If John makes Jane his real estate business partner, then he can transfer part of the capital gain to Jane. Instead of John claiming the $150,000 all to himself, the gain can now be split 50/50. By doing this, John will pay $15,000 of taxes on his share of the gain and Jane will pay $11,250 on her share, for a total of $26,250. This results in a tax savings of $3,750.
3. Limited Partnership
A limited partnership is a separate legal entity where investors own units representing their ownership interest in the partnership. Money from investors is pooled together so that the partnership has funds to acquire a real estate investment.
Usually, limited partners do not know each other or take part in the management of the real estate. The day to day activities of the properties is left up to a general partner. These activities include:
- Collecting rent
- Paying mortgages and taxes
- All tenant management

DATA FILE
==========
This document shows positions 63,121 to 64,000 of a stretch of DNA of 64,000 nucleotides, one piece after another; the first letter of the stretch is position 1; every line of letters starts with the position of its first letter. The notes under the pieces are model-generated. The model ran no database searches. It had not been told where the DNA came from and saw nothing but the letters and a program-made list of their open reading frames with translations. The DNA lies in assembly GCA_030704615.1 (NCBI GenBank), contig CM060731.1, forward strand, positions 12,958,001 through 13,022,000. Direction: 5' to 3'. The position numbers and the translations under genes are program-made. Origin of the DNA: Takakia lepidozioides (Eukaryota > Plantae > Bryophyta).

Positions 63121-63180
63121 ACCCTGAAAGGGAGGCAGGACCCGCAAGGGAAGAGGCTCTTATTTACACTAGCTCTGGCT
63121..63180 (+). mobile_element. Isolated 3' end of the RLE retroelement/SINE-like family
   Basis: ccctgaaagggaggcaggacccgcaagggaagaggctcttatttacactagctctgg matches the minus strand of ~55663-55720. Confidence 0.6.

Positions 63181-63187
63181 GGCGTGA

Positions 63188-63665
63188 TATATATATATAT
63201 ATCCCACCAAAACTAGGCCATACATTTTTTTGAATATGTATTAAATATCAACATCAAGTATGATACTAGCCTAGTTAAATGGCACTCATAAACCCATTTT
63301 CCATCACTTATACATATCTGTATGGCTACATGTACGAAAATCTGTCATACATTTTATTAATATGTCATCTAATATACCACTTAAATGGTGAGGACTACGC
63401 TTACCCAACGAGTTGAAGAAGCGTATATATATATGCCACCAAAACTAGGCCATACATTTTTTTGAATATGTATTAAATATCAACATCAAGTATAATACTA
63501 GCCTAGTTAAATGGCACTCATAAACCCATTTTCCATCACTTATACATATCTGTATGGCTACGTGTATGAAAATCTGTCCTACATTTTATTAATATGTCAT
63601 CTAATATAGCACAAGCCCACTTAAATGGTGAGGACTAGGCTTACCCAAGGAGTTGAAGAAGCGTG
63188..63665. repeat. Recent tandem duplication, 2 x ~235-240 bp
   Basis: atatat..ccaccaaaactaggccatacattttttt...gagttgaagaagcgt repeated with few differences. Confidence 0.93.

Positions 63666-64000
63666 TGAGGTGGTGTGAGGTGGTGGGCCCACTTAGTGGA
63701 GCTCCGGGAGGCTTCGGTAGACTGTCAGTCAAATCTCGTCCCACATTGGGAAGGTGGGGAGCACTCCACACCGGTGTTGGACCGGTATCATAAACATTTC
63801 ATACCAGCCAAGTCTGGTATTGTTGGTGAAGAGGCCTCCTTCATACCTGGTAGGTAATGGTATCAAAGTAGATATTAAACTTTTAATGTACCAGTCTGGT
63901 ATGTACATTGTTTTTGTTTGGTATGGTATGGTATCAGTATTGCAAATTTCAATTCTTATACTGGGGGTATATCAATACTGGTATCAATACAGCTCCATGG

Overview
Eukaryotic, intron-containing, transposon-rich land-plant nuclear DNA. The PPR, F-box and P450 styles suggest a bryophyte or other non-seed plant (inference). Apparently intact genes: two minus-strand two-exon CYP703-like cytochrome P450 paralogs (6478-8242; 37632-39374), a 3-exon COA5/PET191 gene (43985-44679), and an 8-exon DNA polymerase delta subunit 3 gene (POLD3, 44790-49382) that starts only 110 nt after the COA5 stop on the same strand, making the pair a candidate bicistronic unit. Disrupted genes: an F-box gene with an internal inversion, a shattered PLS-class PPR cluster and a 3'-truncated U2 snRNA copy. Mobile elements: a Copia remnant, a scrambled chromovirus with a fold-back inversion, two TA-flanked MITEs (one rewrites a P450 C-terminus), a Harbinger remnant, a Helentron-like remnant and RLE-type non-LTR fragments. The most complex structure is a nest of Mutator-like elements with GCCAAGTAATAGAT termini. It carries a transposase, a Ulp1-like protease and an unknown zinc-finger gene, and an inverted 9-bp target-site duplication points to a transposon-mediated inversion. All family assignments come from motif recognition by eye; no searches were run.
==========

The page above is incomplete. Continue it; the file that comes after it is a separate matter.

For individuals looking for a hassle free real estate investment, a limited partnership is definitely a great choice.
Taxation on Real Estate for a Limited Partnership in Canada
Partnerships relating to real estate sales do not pay tax in Canada. Instead, the income generated from the partnership is reported on the individual’s tax return. For most limited partnerships, the CRA requires a T5013 Partnership Information Return to be filed. The return contains important information about the partnership including:
- Each partner’s share of the partnership’s income for the year (including capital gains),
- Each partner’s ownership % in the partnership,
- Capital cost allowance (also known as depreciation) claimed;
Partners are required to report their partnership income on line 122 of their personal return. If they have a partnership loss in the year, that loss can be deducted on line 251 of their personal return. Income from real estate sales has flowed through the partnership onto your personal tax return for tax purposes.
General Partnership vs. Limited Partnership